The lounge area is a relaxing meeting point, and the large wall at its far end is completely colored by two Hypercolor 575s. The wall is also used as a cyc during live shows, when the four Super Prince units installed on the dance floor earn their keep, backed up by a Shop 250. Says Savoldi, "Audiences note our fixtures before they even enter the Dady OD, as the pink marble stairway is lit by two more Shop 250s running a preset program of colored sequences."

Simone Rodella, Italian sales manager with Coemar, says its high-profile installations aren't just clubs anymore either. An example is the Millaenya, in Atina, a town in the southern province of Frosinone. "Our agent Lumiere supplied an important rig for this venue, which has live music and shows, a restaurant, a piano bar, and plans to add a hotel and conference facilities in the future." Lumiere partner Alessandro Caldarera explains, "The rig installed in the main room for the dance floor and stage comprises six NAT MM DX P 1200s, 30 Versatile 650/1000s, four TAS Cf6s, six TAS KP 12s, 96 Luxor 1000 CE PAR-64s, eight Strobo DMX 1500s, 18 1kW strobes (used to create a really eye-catching spiral effect around the floor), 24 UV floods, plus four TAS Mini smoke machines and four TAS Windy wind machines. The equipment is controlled by a Compulite Spark Pro and a Coemar Manual Plus 24 DMX512 24-channel desk."

This impressive setup is installed on an enormous rig (over 360' [110m] of truss) that runs almost the entire length of the ground floor room, and supported by four truss towers, with two rings above the center of the floor. These rings have diameters of 12' and 24' (4m and 7m); the smaller is motorized and fitted with the six TAS KP 12 rotating projectors, which have nine colors and seven gobos, four of which rotate in both directions. The NATs are positioned equidistantly along the main truss sections, which also have nine Versatiles each (the other 12 are on the truss sections connecting the tops of the rig's "legs").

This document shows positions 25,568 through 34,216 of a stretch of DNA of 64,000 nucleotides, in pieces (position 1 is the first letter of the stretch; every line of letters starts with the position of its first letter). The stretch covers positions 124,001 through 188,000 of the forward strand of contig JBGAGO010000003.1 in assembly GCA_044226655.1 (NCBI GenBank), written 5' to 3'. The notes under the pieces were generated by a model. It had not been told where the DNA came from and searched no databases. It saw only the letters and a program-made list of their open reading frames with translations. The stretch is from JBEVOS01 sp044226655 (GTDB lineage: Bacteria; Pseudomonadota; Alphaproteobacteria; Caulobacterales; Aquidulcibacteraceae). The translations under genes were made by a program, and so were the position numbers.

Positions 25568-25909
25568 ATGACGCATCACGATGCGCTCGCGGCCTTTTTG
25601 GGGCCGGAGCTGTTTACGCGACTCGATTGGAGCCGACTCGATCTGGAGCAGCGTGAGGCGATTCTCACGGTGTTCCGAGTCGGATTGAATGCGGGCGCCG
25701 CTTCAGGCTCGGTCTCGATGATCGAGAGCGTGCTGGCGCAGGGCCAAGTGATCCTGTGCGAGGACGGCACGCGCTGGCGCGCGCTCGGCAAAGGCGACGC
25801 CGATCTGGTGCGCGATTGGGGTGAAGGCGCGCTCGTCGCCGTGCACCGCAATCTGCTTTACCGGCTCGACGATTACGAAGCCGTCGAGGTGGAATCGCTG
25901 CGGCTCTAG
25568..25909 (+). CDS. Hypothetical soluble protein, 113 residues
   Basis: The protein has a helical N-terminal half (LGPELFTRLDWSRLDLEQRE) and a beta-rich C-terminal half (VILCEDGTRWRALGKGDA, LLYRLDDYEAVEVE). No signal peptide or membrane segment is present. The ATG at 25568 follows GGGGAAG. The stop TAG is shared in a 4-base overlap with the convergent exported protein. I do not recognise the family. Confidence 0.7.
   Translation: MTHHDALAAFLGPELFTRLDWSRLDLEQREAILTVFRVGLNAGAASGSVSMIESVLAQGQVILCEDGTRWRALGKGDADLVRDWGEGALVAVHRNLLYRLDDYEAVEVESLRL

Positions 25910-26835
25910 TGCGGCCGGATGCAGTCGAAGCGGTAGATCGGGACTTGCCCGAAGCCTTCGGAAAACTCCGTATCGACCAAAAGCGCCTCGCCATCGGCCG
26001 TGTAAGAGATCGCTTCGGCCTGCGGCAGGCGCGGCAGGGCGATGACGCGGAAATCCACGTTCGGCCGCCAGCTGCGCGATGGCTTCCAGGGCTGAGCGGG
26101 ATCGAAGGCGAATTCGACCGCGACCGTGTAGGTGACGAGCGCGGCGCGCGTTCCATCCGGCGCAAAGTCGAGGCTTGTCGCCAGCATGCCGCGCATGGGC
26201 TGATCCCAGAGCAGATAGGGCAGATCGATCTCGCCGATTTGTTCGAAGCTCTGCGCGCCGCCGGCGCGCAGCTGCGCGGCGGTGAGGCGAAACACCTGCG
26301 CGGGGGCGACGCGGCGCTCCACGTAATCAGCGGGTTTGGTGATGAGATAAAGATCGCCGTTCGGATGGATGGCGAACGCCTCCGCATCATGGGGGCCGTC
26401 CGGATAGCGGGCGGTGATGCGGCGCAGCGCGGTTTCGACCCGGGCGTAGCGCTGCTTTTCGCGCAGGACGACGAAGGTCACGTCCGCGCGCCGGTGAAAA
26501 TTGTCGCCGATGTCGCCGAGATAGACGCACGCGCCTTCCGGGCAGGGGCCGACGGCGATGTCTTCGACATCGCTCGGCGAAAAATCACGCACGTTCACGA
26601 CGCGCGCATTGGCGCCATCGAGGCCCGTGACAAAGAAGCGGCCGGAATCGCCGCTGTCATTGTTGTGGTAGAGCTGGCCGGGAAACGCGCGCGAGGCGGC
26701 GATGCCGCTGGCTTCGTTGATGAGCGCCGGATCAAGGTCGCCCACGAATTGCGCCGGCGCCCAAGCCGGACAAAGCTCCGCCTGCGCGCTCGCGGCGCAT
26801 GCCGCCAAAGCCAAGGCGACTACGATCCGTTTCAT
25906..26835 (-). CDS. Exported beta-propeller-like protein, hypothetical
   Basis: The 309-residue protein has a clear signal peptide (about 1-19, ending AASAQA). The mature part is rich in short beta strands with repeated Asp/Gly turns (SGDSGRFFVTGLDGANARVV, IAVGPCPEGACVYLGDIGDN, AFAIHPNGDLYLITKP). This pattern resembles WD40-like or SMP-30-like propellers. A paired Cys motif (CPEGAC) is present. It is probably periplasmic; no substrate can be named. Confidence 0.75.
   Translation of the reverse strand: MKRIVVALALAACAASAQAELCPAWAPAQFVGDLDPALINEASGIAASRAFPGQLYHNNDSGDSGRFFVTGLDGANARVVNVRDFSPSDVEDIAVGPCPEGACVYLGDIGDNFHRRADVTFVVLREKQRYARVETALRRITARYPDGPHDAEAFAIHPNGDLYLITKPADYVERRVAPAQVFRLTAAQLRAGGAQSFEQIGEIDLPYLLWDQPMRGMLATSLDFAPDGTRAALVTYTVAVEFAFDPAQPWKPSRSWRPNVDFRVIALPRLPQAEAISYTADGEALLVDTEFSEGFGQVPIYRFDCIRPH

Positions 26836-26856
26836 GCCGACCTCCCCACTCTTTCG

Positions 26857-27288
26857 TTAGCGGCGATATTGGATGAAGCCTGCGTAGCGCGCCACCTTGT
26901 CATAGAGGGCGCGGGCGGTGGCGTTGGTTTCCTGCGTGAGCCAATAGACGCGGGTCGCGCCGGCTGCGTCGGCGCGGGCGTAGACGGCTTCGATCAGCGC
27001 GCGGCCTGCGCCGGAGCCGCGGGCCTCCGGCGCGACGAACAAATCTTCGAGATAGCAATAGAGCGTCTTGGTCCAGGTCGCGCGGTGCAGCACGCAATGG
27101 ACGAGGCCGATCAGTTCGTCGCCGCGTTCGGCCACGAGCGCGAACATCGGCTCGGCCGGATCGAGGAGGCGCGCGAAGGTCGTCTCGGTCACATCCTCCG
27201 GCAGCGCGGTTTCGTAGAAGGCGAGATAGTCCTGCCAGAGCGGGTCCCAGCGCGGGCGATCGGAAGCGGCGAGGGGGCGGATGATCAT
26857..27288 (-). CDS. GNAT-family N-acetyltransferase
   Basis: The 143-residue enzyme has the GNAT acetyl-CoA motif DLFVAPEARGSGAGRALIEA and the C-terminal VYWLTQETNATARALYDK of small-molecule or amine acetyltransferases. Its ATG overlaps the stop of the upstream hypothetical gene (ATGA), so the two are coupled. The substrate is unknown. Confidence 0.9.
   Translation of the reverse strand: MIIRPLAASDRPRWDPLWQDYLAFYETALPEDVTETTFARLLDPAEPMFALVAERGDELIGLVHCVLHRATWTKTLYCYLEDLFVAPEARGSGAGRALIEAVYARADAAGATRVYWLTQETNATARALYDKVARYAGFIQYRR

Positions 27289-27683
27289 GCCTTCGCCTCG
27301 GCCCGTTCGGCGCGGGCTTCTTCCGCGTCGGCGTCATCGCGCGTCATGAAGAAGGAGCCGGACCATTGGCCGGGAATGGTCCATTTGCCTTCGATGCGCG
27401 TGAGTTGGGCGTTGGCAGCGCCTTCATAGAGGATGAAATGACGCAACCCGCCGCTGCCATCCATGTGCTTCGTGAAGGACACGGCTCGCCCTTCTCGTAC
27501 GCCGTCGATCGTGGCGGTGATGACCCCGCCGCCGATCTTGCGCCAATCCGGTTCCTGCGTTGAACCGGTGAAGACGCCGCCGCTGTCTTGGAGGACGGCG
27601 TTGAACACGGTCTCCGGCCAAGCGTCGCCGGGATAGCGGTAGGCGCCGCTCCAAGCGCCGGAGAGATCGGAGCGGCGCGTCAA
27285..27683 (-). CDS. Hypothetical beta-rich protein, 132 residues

The lighting, audio, video projection systems, and control configurations were designed by Caldarera and partner Gabriele Gambini, who adds, "The mini-stage for dancers behind the bar has two TAS Colore Fresnel 200/250s. On the second floor of the club, the dance floor and stage (used for cabaret and other acts in the members-only room) are lit using four TAS Colore Fresnel 200/250s, eight TAS Colore AT 20-degree 200/250 MSDs, eight TAS Mini Ultra Scans, two TAS Saetta 1500 strobes, a TAS Mini smoke machine, and a TAS Windy."

An oasis of tranquility, designed by Aristodemo Ciavatti of Rimini's Studio Demo, is the Piano Bar, where performing artists are lit with 12 Luxor 300 PAR-56s and eight Coemar Wood 40 UV floods. "Demo" Ciavatti was responsible for the design of the entire venue and is the name behind some of the country's most trendsetting clubs, such as Riccione's Cocorico and Rimini's Ecu; his inimitable touch can be seen in all the zones of Millaenya, as the multifunction trend continues to pull in Italy's top designers and manufacturers.

Mike Clark is an Italy-based UK journalist specializing in lighting and entertainment technology, and can be reached at mclark@rimini.com.